The only reason I can think of is to reduce the number of phone calls and emails they get asking about the availability of certain sets that recently became unavailable and are no longer on their website. In short, it's probably just a transitional period to making them disappear completely.
  • TheLoneTensorTheLoneTensor MericaMember Posts: 3,950
    edited March 2015
    ^ You are attributing order and consistency where there is little.
    madforLEGOTXLegoguy
  • romanstarromanstar Member Posts: 197
    Pitfall69 said:
    Lego [email protected] is technically a different entity than Lego Brand Stores. They draw their inventory from different warehouses. When something is "Sold Out" at [email protected], there is a chance that LBS's still have it in their inventory. [email protected] and LBS's do not share inventory.
    Interesting.Didnt know that. :)
    Andor
  • goshe7goshe7 Columbus, Ohio, USAMember Posts: 515
    Pitfall69 said:
    Lego [email protected] is technically a different entity than Lego Brand Stores. They draw their inventory from different warehouses. When something is "Sold Out" at [email protected], there is a chance that LBS's still have it in their inventory. [email protected] and LBS's do not share inventory.
    [email protected] had a Sold Out status in Aug 2014.  RI became available again from [email protected] on Dec 12, 2014.  At least if you believe the FBTB information.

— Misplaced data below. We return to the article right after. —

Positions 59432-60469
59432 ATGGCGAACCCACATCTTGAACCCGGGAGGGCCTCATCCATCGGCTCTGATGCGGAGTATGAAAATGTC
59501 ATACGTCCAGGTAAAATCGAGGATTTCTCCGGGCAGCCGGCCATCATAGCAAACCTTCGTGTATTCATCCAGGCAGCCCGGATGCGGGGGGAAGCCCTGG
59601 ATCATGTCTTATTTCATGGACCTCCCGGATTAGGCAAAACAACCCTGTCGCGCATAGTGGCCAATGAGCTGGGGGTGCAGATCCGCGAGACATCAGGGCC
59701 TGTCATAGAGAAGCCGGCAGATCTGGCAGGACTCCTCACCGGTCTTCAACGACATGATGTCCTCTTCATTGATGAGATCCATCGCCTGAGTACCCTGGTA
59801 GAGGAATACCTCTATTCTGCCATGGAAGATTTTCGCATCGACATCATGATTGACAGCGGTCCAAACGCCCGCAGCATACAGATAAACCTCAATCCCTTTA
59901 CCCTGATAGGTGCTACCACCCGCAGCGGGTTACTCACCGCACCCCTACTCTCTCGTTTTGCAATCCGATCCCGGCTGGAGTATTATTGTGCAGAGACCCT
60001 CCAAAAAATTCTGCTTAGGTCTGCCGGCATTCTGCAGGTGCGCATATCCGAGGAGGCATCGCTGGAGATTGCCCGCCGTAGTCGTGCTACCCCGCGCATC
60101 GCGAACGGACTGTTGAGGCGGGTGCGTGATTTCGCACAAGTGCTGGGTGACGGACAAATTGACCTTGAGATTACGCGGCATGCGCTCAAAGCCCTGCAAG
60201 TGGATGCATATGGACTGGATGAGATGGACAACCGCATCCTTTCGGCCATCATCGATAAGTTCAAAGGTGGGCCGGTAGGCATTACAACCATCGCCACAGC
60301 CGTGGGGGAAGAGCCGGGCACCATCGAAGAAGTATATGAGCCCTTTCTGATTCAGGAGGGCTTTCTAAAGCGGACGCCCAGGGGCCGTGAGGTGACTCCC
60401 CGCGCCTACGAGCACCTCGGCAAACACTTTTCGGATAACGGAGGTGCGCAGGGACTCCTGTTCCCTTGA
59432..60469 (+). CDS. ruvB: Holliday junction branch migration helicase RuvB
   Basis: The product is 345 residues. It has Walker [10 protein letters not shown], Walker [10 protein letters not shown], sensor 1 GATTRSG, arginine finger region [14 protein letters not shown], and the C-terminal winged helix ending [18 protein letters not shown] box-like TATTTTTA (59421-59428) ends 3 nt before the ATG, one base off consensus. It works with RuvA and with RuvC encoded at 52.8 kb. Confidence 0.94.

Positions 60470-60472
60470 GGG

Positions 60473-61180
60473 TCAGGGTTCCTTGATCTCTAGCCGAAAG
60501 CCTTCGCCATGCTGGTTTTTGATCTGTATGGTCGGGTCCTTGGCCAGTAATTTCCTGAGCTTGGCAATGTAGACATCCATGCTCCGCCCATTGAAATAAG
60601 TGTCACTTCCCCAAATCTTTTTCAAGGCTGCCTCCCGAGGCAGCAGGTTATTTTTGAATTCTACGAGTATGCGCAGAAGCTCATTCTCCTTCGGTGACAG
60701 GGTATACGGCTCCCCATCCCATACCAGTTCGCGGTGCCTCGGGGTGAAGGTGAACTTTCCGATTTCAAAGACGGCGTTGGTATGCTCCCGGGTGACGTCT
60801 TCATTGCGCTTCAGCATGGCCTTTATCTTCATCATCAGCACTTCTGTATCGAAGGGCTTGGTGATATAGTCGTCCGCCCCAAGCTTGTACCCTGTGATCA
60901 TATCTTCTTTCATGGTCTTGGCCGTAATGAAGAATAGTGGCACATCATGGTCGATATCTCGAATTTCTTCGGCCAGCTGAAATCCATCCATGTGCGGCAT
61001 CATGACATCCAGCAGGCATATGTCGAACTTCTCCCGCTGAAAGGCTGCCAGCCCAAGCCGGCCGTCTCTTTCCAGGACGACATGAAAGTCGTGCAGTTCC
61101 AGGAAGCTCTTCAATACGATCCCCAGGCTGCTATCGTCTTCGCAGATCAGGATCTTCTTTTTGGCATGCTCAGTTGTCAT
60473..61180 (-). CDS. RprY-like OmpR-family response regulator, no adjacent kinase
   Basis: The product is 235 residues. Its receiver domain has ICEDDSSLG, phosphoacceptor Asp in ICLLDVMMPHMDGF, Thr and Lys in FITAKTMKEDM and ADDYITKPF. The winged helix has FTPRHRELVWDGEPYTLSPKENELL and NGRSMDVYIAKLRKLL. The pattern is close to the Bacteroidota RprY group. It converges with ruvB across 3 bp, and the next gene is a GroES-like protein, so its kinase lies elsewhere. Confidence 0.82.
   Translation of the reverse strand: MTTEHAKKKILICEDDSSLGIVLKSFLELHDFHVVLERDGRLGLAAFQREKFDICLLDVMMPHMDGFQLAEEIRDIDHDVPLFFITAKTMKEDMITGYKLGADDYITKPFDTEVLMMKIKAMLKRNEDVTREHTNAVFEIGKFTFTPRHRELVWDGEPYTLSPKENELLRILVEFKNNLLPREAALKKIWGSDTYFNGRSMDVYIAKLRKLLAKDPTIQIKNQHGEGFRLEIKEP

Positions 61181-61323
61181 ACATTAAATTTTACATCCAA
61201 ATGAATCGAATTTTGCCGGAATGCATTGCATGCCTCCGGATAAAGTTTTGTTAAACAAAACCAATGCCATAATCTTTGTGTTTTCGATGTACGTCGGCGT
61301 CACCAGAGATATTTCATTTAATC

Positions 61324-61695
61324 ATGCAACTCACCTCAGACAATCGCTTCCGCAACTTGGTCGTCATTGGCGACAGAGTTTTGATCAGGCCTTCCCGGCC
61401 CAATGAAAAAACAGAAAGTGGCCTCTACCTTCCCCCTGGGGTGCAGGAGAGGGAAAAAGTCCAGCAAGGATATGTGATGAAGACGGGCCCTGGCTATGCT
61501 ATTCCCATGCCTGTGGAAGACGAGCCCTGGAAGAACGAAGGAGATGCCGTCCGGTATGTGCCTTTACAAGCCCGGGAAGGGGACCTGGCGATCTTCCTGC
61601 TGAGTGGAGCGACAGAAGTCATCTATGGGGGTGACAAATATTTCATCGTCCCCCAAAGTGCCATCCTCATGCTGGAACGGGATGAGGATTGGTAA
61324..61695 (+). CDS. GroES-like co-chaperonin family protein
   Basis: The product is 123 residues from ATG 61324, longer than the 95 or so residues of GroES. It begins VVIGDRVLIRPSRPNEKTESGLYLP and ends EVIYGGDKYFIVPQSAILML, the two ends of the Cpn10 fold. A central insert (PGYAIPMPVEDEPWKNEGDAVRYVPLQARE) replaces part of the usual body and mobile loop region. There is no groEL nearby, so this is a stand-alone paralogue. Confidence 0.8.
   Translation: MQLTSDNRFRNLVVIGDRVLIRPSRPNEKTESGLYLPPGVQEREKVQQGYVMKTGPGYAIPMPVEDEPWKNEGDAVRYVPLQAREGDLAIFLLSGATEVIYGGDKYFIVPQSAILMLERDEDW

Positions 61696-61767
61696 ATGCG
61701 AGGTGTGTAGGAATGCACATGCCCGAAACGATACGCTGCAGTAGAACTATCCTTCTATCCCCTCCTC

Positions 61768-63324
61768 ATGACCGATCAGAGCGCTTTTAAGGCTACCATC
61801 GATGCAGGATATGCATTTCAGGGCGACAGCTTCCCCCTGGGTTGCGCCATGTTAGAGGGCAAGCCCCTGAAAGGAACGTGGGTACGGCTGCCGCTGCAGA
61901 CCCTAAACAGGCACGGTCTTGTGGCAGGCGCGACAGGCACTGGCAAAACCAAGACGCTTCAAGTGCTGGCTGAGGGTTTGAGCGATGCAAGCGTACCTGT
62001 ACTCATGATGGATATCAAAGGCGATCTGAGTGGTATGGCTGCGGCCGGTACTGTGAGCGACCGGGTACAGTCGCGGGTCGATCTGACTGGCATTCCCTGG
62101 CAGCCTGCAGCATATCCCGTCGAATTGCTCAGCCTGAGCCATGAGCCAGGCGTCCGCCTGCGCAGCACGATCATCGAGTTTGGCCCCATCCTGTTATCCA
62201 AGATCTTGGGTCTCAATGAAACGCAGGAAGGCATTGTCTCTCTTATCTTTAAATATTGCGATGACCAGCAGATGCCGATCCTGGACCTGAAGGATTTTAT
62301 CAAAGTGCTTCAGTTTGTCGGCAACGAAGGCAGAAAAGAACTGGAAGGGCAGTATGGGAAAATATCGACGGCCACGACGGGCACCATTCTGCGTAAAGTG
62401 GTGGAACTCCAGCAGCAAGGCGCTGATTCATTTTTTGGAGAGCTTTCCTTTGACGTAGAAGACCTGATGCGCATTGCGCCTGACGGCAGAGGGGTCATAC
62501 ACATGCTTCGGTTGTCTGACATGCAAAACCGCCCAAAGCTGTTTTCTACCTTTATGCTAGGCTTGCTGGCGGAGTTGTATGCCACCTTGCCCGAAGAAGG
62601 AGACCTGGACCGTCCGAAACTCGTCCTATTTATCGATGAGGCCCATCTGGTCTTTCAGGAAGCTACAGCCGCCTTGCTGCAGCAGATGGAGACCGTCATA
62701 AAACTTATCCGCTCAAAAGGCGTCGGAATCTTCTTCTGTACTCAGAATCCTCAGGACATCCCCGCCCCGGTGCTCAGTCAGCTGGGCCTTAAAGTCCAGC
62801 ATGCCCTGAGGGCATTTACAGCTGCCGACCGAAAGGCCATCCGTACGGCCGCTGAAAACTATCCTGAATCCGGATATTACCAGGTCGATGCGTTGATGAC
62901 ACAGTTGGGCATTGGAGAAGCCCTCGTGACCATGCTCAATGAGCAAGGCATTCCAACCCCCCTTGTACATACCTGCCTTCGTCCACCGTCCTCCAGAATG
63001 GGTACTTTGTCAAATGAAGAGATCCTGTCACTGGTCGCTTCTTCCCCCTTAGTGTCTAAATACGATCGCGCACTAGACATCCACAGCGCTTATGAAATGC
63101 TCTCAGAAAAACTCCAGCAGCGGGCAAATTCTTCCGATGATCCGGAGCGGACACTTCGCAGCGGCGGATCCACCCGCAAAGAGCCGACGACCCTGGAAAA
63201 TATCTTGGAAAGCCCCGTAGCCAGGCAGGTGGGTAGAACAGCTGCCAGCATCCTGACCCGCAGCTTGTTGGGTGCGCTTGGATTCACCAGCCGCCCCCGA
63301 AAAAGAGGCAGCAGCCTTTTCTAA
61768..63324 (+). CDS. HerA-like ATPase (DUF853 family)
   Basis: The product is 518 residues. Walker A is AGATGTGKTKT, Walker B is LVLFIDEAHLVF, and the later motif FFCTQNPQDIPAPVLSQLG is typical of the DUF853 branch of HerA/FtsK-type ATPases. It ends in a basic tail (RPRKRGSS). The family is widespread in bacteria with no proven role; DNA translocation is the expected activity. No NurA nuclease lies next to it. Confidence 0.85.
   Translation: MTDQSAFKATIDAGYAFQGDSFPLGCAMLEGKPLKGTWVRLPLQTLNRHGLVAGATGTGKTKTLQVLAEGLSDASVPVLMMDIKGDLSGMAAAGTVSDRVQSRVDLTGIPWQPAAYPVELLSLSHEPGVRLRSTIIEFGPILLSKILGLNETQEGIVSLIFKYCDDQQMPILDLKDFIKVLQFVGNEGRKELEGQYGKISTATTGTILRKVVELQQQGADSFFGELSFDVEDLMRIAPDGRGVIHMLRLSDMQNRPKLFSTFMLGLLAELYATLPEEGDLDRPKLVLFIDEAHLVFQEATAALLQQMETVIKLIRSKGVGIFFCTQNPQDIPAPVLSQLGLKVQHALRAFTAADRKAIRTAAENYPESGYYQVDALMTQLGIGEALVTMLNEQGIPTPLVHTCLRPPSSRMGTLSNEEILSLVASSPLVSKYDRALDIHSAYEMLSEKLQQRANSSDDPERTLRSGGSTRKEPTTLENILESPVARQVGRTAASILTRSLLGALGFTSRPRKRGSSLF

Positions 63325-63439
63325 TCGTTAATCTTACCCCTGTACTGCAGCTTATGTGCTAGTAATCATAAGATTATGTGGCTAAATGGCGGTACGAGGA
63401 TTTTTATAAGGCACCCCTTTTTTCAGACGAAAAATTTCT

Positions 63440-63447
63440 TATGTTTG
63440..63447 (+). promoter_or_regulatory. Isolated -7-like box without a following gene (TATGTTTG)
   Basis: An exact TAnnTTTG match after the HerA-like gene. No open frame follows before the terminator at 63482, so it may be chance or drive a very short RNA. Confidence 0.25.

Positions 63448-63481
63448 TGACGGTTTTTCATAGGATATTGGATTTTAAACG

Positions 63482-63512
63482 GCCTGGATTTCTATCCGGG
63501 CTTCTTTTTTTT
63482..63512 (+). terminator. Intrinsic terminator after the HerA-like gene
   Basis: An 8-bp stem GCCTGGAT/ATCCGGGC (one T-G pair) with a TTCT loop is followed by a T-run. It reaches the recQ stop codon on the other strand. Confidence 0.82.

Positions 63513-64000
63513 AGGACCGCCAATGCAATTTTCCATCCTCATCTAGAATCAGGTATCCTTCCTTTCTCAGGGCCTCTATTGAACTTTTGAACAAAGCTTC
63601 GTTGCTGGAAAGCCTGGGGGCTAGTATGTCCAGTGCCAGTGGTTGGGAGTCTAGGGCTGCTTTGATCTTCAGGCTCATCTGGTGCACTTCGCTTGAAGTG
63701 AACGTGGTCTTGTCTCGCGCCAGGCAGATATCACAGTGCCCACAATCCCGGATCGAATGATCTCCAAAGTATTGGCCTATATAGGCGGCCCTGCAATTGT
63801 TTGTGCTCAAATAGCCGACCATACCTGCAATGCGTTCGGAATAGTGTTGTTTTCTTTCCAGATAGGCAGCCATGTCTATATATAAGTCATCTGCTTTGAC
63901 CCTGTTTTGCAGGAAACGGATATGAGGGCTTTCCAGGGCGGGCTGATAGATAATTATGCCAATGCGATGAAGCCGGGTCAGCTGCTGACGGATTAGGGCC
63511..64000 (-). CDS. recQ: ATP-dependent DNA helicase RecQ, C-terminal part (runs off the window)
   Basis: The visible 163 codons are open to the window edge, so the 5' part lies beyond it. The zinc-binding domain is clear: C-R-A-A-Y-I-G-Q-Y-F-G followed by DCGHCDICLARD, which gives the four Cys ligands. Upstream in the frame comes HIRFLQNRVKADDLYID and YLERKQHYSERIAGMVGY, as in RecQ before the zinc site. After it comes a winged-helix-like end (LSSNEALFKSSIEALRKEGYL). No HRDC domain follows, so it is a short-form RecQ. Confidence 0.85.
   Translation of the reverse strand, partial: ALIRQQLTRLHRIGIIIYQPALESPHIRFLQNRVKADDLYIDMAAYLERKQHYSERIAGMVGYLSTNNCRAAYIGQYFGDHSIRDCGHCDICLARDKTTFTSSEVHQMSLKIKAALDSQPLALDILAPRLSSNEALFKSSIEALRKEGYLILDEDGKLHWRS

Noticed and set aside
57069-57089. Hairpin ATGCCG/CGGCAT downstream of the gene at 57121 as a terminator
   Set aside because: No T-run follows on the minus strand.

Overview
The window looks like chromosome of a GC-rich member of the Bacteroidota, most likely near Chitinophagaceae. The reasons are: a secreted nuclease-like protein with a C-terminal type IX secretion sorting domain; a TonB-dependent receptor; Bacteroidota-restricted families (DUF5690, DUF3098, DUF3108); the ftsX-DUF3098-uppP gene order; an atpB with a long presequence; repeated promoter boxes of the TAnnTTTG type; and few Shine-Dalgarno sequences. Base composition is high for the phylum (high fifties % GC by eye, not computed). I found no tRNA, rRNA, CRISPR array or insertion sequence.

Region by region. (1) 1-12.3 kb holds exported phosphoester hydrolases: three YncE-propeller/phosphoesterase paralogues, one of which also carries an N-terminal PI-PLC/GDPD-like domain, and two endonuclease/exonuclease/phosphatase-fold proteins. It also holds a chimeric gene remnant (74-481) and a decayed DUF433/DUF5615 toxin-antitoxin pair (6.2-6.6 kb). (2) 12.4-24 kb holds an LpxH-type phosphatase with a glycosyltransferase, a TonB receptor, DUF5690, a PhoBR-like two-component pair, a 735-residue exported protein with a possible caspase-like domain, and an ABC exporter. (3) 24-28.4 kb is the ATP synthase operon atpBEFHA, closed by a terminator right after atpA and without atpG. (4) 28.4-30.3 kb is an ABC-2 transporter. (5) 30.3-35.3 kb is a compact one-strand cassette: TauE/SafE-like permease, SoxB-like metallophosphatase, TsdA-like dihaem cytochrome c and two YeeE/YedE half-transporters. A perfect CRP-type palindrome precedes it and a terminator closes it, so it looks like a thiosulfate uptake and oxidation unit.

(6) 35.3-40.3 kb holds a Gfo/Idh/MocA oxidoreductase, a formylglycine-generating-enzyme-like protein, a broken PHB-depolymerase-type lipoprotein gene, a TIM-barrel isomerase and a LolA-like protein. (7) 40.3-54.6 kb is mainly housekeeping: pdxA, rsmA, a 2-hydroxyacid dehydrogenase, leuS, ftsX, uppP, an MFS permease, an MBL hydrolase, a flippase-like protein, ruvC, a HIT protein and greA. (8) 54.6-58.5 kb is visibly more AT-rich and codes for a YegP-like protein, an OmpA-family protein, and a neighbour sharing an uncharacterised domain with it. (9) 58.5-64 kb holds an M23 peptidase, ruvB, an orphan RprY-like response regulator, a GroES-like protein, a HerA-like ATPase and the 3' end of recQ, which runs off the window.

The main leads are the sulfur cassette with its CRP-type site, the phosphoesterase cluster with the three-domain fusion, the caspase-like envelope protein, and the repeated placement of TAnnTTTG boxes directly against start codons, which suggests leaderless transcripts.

That would be consistent with my observation.  None to be found at my LBS in Oct/Nov time frame.  I saw some on the shelf just before Christmas.  I guess it's possible that they were "lost" in the back for a couple months only to be found at just the same time.  It just seems improbable. 
  • CCCCCC UKMember Posts: 17,202
    A lot of the European orders are dealt with by Kuhne and Nagel.
  • catwranglercatwrangler Northern IrelandMember Posts: 1,724
    goshe7 said:
    Pitfall69 said:
    Lego [email protected] is technically a different entity than Lego Brand Stores. They draw their inventory from different warehouses. When something is "Sold Out" at [email protected], there is a chance that LBS's still have it in their inventory. [email protected] and LBS's do not share inventory.